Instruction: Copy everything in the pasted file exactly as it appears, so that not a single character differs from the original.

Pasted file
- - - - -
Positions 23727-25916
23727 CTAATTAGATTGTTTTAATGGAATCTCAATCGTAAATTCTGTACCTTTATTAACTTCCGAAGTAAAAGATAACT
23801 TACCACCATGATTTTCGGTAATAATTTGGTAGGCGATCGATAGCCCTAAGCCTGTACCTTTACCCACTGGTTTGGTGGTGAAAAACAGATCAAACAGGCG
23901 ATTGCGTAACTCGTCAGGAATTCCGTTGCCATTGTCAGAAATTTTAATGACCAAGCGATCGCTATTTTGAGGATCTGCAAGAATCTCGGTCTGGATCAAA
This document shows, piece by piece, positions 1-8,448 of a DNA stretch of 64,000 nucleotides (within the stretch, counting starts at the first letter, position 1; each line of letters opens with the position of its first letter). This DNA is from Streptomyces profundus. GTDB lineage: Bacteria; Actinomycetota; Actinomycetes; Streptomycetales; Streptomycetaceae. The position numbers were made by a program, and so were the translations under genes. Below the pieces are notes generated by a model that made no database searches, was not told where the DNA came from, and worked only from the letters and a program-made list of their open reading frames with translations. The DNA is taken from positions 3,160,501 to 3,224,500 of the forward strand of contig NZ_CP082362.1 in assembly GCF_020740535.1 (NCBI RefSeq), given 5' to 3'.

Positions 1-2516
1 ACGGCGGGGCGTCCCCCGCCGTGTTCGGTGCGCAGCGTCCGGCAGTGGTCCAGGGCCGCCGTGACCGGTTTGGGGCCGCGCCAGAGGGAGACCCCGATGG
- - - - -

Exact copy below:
Positions 23727-25916
23727 CTAATTAGATTGTTTTAATGGAATCTCAATCGTAAATTCTGTACCTTTATTAACTTCCGAAGTAAAAGATAACT
23801 TACCACCATGATTTTCGGTAATAATTTGGTAGGCGATCGATAGCCCTAAGCCTGTACCTTTACCCACTGGTTTGGTGGTGAAAAACAGATCAAACAGGCG
23901 ATTGCGTAACTCGTCAGGAATTCCGTTGCCATTGTCAGAAATTTTAATGACCAAGCGATCGCTATTTTGAGGATCTGCAAGAATCTCGGTCTGGATCAAA
This document shows, piece by piece, positions 1-8,448 of a DNA stretch of 64,000 nucleotides (within the stretch, counting starts at the first letter, position 1; each line of letters opens with the position of its first letter). This DNA is from Streptomyces profundus. GTDB lineage: Bacteria; Actinomycetota; Actinomycetes; Streptomycetales; Streptomycetaceae. The position numbers were made by a program, and so were the translations under genes. Below the pieces are notes generated by a model that made no database searches, was not told where the DNA came from, and worked only from the letters and a program-made list of their open reading frames with translations. The DNA is taken from positions 3,160,501 to 3,224,500 of the forward strand of contig NZ_CP082362.1 in assembly GCF_020740535.1 (NCBI RefSeq), given 5' to 3'.

Positions 1-2516
1 ACGGCGGGGCGTCCCCCGCCGTGTTCGGTGCGCAGCGTCCGGCAGTGGTCCAGGGCCGCCGTGACCGGTTTGGGGCCGCGCCAGAGGGAGACCCCGATGG